Fights are unfortunately part of school. It is an inescapable truth that when you gather enough adolescents in a space there will be disagreements and some of those will turn into physical fights. You would assume that schools would plan for these inevitable events. But remarkably, little time and planning is dedicated to fights. Sure, they plan the discipline part out. If you ask a school administrator “how do you handle fights?” They will very likely rattle off their suspension policy. But when you ask them to elaborate on their plan for actually breaking up the fight, you may find that they don’t have one.
There seems to be three common responses to fights in the moment:
The organic response. This is when whoever is nearby, willing, and able jumps in to help break up the altercation.
The authority response. This is when the response is primarily fielded by some type of security or school resource officer.
The hybrid model. This is when certain teachers or staff members are preferred in dealing with violent situations.
All of these models have their pros and cons.
The organic response can be faster and foster a better since of community. It also assumes that every teacher is able and willing to break up a fight which in my experience is absolutely not the case. That assumption can make a fight last a lot longer than it has to.
The authority response is the safest response for staff and puts the ball in the court of figures who SHOULD be trained to deal with such a thing. In reality, involving security and law enforcement can often escalate situations and criminalize school altercations.
The hybrid model removes authority and provides options for teachers who are uncomfortable breaking up fights. However, it can take a long time to get those people in the moment. Additionally, who watches my class when I run out of the room to break up a fight in yours?
The truth is there is not a perfect way to break up fights. However, there are certainly ways to plan and mitigate their destructiveness. Here are some of actions that have worked well for me:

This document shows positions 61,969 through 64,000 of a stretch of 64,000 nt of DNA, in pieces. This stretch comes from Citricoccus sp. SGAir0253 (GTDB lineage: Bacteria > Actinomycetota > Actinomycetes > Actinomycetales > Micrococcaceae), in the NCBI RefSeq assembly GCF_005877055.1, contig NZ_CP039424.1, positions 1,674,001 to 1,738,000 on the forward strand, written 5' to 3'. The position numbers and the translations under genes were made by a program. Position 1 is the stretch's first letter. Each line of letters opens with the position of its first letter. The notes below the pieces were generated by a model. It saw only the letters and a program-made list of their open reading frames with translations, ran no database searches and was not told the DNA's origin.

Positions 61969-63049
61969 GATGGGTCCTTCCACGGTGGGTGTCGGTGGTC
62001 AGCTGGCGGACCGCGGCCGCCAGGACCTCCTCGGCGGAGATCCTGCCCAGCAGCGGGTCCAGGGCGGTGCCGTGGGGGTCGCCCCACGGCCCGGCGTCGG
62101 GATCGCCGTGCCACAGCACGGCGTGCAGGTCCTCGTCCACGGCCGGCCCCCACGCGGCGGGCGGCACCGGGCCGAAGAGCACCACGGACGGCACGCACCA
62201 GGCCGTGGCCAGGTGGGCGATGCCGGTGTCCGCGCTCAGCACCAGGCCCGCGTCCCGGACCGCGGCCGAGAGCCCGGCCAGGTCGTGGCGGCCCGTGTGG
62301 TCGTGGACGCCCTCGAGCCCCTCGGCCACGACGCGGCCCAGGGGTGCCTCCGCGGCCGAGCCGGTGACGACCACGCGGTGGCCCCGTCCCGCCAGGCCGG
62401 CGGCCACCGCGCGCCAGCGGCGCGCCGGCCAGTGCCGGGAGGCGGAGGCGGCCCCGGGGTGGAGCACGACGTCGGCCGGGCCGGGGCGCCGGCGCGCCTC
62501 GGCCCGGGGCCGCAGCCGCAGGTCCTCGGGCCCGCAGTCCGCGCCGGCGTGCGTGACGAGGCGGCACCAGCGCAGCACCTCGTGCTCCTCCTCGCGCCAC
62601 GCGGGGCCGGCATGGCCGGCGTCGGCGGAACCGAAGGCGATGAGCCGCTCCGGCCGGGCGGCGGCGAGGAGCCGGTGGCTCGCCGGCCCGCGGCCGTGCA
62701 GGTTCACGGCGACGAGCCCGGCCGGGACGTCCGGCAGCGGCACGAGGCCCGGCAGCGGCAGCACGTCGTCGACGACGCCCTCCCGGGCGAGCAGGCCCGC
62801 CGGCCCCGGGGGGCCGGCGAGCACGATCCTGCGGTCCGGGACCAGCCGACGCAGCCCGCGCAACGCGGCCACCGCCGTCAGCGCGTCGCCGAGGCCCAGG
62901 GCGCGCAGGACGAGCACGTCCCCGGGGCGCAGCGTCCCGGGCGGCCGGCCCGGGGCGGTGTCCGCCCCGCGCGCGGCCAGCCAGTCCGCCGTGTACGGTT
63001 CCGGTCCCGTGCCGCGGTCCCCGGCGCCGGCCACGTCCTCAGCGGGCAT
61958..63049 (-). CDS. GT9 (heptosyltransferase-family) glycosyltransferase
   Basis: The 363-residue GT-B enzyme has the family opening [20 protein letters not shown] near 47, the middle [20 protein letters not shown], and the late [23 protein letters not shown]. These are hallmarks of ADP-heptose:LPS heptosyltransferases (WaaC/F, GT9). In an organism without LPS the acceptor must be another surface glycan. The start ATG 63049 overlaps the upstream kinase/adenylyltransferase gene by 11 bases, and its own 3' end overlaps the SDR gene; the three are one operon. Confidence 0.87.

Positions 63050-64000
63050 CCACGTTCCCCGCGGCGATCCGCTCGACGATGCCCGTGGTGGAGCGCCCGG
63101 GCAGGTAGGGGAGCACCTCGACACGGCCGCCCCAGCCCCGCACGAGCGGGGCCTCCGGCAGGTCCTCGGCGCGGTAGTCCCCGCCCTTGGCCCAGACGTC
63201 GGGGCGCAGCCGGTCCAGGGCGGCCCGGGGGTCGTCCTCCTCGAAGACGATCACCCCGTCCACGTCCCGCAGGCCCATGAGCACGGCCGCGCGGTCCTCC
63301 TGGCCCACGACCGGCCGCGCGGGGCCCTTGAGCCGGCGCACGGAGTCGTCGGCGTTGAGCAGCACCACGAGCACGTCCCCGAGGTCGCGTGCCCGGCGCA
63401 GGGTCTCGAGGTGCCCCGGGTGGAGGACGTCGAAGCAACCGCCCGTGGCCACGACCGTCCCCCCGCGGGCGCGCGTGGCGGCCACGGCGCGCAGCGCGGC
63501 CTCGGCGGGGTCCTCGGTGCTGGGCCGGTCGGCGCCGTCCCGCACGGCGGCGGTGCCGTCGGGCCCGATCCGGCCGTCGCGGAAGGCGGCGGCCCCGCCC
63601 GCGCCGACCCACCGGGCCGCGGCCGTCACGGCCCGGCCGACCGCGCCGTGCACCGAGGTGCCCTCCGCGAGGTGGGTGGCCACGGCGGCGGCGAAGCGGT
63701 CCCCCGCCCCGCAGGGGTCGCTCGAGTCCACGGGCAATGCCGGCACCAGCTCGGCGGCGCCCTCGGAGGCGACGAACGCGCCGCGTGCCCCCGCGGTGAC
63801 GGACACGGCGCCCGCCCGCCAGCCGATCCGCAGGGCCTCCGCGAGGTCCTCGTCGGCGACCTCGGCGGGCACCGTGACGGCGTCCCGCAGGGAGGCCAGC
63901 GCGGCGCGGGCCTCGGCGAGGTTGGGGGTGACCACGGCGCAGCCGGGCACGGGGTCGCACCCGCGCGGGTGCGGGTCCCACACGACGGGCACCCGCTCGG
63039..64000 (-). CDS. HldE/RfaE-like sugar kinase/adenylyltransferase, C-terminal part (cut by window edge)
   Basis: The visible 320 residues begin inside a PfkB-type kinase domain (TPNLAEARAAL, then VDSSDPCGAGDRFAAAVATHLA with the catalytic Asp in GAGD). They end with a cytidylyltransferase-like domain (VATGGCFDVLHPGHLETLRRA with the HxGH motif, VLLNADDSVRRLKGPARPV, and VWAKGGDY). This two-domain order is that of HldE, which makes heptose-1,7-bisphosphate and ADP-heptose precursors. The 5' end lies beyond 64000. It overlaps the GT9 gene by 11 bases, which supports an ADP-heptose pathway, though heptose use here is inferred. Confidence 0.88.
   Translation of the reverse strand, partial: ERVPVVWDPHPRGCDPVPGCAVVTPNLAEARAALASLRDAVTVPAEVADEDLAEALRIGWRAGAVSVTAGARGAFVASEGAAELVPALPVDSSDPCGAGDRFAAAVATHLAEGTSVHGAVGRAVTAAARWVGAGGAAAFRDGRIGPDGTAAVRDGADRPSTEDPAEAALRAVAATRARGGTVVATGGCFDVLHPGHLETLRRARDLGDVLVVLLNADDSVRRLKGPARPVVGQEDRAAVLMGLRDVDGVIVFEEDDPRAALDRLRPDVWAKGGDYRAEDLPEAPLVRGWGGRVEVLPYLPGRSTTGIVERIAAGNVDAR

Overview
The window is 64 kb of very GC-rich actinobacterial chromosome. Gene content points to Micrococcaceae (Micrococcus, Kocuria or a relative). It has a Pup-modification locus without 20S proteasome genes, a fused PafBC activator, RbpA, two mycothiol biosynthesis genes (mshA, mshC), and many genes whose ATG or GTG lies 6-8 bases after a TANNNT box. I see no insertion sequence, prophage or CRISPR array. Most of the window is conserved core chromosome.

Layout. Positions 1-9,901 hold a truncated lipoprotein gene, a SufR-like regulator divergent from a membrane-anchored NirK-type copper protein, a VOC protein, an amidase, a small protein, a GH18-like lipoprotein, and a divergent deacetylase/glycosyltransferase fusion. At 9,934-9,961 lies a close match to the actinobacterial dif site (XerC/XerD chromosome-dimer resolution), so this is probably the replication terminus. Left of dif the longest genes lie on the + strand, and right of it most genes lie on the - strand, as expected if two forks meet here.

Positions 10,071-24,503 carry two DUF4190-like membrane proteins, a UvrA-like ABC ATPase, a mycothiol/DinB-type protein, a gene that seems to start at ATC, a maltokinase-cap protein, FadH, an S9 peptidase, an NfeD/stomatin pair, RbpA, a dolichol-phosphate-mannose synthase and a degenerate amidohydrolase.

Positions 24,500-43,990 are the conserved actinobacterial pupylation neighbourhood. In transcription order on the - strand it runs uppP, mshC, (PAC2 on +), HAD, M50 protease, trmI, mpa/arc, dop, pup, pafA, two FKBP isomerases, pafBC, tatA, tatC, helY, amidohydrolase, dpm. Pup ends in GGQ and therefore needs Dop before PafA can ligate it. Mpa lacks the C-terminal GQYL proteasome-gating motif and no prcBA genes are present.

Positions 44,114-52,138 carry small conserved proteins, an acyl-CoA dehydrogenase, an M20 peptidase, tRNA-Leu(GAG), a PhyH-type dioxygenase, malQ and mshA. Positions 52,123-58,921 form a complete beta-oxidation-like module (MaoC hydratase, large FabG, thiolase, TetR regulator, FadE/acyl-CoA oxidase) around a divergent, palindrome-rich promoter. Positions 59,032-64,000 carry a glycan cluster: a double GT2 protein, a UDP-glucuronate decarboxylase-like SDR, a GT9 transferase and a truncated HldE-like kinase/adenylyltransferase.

Plan in advance which student you will have run for help in every class. Obviously this is a student you aren’t worried about getting in a fight themselves. LET THEM KNOW THAT THIS IS THEIR JOB. Often times they do it before I even tell them to and by the time the fight is under way another adult is already in the room.
Know in advance which rooms are available for cool down. Fights often devolve into dragging students away from each other until they are out of contact. The longer they are in the hallway yelling, the worse it gets. Know which rooms are empty or suitable for having an angry student calm down.
Teach your teachers how to safely restrain and remove students. There are some teachers who will never break up a fight, but there are some that don’t do it simply because they don’t know what to do. Empower them with safe techniques to use if they have to intervene themselves.
Foster a positive culture around student intervention. Many fights in my class have been mitigated by friends pulling their own friend out of a tailspin. This is extremely helpful since usually I can only get one person. This culture has to be fostered. In the beginning of the year, they were pulling out their phones and yelling “World Star!”….or worse jumping in the fight themselves, but later in the year, they can be your biggest allies in reasoning with an upset student involved in a physical altercation.
Ideally, you want a culture and system that prevents fights altogether. However, we know that fights will eventually occur, so it is largely on school leaders to plan in advance and reduce their overall impact.